NATO defense ministers will discuss on Wednesday the alliance's response to the coronavirus crisis, the head of the military bloc said Tuesday.
In a news conference, Secretary-General Jens Stoltenberg said the ministers would only focus on the fight against coronavirus in their videoconference, including medium- and long-term consequences of the pandemic on the functioning of the military alliance.
"The COVID-19 has taught us a lesson about the importance of resilience," Stoltenberg said.
Defense ministers will also examine the security implications of the pandemic.
Stoltenberg pointed out NATO's core task remains to preserve the security of its almost 1 billion citizens.
"We must continue to work hard to ensure that this health crisis doesn't become a security crisis," he said.
Wednesday's virtual meeting follows up the foreign ministers' talks about mobilizing their efforts to bring civil support for the coronavirus crisis.
Earlier this month, NATO foreign ministers agreed to assess their surplus stocks and airlift capacities for delivering aid supplies in a coordinated way.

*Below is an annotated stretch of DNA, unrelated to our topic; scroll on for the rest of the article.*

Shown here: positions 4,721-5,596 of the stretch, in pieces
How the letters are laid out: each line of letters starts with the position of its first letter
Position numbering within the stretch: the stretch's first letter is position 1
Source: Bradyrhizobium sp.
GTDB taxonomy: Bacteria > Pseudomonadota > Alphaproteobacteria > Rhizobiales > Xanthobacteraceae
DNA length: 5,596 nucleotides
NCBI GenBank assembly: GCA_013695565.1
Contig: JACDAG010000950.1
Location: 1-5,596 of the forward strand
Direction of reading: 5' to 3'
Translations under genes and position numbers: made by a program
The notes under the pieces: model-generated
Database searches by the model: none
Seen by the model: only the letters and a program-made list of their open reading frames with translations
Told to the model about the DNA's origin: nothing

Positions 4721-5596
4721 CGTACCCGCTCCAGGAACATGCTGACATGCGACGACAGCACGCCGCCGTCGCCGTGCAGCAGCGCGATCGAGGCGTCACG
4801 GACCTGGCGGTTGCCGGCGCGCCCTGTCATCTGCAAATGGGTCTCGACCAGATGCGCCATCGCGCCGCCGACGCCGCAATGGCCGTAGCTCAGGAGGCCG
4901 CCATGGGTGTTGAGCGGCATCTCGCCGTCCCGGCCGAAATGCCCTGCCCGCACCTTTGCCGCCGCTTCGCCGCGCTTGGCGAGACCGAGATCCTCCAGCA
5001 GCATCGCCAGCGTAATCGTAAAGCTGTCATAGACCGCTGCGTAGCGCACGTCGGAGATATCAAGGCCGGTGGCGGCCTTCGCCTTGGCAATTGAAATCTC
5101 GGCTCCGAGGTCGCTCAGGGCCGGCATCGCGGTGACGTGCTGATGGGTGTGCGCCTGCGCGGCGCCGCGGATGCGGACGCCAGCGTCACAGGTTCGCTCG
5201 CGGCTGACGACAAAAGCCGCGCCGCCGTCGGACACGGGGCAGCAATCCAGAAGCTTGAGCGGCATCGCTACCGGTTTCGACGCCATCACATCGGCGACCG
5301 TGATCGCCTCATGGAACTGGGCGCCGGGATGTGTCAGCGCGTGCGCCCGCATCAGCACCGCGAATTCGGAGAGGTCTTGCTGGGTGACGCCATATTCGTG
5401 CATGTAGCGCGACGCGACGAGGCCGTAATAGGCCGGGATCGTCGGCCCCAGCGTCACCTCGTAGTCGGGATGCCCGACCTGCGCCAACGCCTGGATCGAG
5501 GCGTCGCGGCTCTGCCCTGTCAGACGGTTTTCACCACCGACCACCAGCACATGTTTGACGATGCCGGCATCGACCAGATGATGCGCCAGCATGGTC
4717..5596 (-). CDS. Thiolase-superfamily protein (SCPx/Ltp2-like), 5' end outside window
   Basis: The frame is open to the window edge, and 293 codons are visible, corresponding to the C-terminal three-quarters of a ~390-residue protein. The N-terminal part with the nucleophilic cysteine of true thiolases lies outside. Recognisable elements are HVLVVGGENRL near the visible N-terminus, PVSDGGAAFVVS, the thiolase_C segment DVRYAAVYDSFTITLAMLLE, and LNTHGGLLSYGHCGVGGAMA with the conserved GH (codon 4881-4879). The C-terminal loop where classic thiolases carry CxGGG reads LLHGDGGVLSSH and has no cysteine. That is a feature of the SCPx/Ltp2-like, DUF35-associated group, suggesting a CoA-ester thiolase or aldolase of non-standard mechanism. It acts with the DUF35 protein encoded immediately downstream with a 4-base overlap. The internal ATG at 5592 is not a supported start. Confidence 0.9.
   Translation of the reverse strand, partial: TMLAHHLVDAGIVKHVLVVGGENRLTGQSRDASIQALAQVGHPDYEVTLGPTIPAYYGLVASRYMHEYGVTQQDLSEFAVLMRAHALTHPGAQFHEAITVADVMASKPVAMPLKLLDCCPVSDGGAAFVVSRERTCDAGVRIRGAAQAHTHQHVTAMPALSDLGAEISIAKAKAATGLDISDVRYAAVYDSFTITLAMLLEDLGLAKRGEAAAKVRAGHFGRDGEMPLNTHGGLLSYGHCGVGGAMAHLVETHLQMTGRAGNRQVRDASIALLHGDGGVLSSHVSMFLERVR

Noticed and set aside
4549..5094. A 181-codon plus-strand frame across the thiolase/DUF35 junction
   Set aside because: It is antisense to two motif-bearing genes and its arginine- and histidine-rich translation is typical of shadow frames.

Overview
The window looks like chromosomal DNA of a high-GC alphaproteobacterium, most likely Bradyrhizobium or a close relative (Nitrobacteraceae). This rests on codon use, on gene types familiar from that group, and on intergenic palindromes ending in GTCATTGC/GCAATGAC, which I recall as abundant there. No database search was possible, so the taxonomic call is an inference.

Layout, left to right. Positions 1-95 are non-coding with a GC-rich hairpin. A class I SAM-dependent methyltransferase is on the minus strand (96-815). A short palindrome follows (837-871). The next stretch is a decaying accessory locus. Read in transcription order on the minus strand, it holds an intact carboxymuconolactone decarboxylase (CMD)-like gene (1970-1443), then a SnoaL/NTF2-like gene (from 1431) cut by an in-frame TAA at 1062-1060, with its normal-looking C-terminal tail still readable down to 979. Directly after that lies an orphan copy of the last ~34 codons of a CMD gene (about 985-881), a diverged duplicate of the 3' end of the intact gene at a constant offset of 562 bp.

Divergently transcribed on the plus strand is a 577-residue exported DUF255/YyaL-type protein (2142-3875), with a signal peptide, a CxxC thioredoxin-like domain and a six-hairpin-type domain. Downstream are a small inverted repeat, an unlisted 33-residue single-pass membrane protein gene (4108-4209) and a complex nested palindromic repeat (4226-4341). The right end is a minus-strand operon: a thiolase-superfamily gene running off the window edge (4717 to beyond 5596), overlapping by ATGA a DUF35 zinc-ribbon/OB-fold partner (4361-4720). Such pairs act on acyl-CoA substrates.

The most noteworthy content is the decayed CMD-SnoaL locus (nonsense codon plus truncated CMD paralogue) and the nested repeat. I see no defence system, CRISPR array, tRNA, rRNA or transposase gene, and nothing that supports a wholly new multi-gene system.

Since then, Turkey, the Czech Republic, Hungary, the Netherlands, Norway, Slovenia, and the United States have sent medical and financial support to NATO's newest ally, North Macedonia.
Turkey also provided medical supplies to the U.K., Italy, Spain and Montenegro, and NATO's partners in the Balkans, including Montenegro, Bosnia and Herzegovina, Serbia and Kosovo.
Germany, Denmark, and Luxembourg also delivered ventilators and protective equipment to Italy and Spain.
Defense ministers will assess the help provided so far and discuss further measures.
Turkey's anti-terrorism efforts in Syria would not be on Wednesday's agenda, but the NATO chief said the alliance would continue to work on providing support to the country.